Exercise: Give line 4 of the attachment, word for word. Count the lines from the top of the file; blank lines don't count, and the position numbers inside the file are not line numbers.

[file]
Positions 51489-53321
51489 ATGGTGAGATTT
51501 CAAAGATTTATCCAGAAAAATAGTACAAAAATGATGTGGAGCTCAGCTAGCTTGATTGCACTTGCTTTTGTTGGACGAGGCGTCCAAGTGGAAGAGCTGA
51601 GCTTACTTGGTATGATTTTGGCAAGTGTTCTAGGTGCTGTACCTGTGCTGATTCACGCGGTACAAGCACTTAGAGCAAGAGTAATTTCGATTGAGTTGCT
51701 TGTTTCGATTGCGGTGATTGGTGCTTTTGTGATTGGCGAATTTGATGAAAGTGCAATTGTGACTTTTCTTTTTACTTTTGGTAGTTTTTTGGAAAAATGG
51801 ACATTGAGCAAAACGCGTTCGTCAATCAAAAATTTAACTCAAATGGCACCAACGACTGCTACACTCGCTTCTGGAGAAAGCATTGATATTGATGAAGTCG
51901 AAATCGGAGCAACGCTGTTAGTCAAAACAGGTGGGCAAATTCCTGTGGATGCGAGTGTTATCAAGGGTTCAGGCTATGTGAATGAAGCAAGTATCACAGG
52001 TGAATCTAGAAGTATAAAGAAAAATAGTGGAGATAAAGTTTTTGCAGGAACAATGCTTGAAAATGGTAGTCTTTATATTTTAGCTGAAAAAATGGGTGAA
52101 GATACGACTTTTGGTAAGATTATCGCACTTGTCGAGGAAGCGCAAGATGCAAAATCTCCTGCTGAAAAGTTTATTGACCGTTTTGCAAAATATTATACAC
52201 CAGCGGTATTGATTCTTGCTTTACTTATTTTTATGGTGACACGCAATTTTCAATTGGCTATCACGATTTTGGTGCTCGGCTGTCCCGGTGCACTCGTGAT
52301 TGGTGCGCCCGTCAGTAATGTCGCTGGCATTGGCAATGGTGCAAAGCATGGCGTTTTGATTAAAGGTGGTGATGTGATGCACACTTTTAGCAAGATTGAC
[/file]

51601 GCTTACTTGGTATGATTTTGGCAAGTGTTCTAGGTGCTGTACCTGTGCTGATTCACGCGGTACAAGCACTTAGAGCAAGAGTAATTTCGATTGAGTTGCT